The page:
[CFP] JoSTrans 41 (January 2024)
Special issue on Translation Automation and Sustainability
Guest editors: Sheila Castilho, Federico Gaspari, Joss Moorkens, Maja Popović & Antonio Toral
The advent of Neural Machine Translation (NMT) with improved quality and (sometimes deceptive) fluency has pushed MT, with or without post-editing, into use cases for which it had previously been considered inappropriate. However, predictions that “post-editing will dominate translation production” (Lommel & DePalma 2016, 20) do not seem to have materialised, with CSA Research (2019) subsequently reporting post-editing as representing under 4% of translation income year-on-year. Beyond full or light post-editing, there are various other modes of interaction with NMT in translation processes, such as its use as ‘just another input’ (Cadwell et al. 2016), for fuzzy match repair, and for interactive MT. There is no evidence as yet of flexibility for translators to move between these modes, as recommended in contemporary literature on human factors (e.g. Calhoun 2021). As suggested by these various modes of interaction, automation is not ‘all or nothing’, but rather allows different levels of control for users and is intended for different purposes, such as to replace or to atomise work (Moorkens 2020), but also to augment or to empower (Schatsky and Schwartz 2015). In a dynamic industry, MT is not the only form of automation in translation workflows – for example, error identification and correction, quality evaluation, terminology consistency checks, project management and billing/invoicing functions are often automated.
In this special issue, we want to investigate the variety of novel implementations of (full or partial) automation in translation and their effects on stakeholders in the translation process, particularly in relation to the economic and social sustainability of the translation business and profession in addition to the ecological sustainability. Stakeholders might include translators, target text end users, institutions and citizens, trainers and educators, members and representatives of professional associations/bodies, shareholders, company owners, project managers, localization and workers in all areas of translation. In particular, we welcome article proposals, including for position papers, in any area of translation, regardless of the language combination(s), with strong and innovative theoretical and methodological contributions. Topics of interest include, but are not limited to, the following:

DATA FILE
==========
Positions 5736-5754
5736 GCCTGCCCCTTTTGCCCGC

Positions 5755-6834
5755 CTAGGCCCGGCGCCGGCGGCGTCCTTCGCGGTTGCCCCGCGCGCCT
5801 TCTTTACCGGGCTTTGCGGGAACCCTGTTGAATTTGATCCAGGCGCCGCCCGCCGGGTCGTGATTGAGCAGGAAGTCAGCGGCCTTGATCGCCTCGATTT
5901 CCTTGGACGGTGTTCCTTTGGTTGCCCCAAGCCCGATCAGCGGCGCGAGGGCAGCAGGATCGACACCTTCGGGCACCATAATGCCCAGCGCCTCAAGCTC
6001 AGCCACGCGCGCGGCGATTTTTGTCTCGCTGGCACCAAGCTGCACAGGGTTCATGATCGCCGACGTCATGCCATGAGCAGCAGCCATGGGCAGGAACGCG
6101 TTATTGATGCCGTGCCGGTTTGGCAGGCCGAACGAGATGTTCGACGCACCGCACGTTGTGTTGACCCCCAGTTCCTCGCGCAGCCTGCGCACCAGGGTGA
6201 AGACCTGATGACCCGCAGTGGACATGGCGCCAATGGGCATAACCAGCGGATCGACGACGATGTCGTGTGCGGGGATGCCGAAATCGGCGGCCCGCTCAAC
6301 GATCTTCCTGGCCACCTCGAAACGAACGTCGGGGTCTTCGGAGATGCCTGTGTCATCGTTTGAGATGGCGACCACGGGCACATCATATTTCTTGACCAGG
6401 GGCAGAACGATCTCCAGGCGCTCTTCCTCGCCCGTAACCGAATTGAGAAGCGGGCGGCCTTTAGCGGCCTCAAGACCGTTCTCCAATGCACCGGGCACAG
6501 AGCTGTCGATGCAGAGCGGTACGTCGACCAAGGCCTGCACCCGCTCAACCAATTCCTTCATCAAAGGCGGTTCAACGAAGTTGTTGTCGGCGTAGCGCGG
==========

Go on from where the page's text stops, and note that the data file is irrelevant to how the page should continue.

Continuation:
– Changing implementation of automation in translation
– Flexible or adaptive automation in translation
– Automation and sustainable business models
– Interaction with MT, artificial intelligence and big data
– Characteristics of fully automated translations (i.e. raw MT) and semi-automated
translations (e.g. post-edited MT)
– ‘Good enough’ or ‘fit for purpose’ translation and the impact of light post-editing
– Automation and well-being in translation
– Automation and the status of translators
– Automation and the commodification of translation and language services today and
in the future
– Ethical aspects of translation automation and sustainability
– Quality in translation automation, including evaluation, metrics, QA processes, tools
and procedures, etc.
– Innovative teaching and training experiences in translation automation and/or
– The role of automation and sustainability in professional accreditation and lifelong
learning/training for practising translators
Indicative Publication Timeline:
1 June 2022: Deadline for submission of proposals (500-word abstract not including references + biographical notice of 50-70 words for each author) to guest editors
30 June 2022: Proposal response from guest editors
20 December 2022: Deadline for submission of first versions of full articles (between 7,000 and 8,000 words, including endnotes and references) to guest editors
2 January 2023 to 31 July 2023: Peer review and revision period
1 September 2023: Deadline for submission of final versions of full articles to guest editors
January 2024: Publication
Cadwell, Patrick, Sheila Castilho, Sharon O’Brien and Linda Mitchell (2016). “Human factors
in machine translation and post-editing among institutional translators.” Translation Spaces
Calhoun, Gloria (2021). “Adaptable (Not Adaptive) Automation: The Forefront of
Human–Automation Teaming.” Human Factors (online first).
CSA Research (2019). “The Language Services Market 2019.” Boston: CSA Research.
Lommel, Arle and Donald A. DePalma (2016). “Europe’s Leading Role in Machine
Translation: How Europe Is Driving the Shift to MT.” Boston: Common Sense Advisory
Moorkens, Joss (2020). “A tiny cog in a large machine: Digital Taylorism in the translation
industry.” Translation Spaces 9(1), 12-34.
Schatsky, David and Jeff Schwartz (2015). “Redesigning Work in an Era of Cognitive
Technologies.” Deloitte Review 17, 5-22.
Submissions: Abstracts should be sent to firstname.lastname@example.org with the subject
line JoSTrans Issue 41 + Author(s) surname(s) (e.g. JoSTrans Issue 41 – Smith et al.)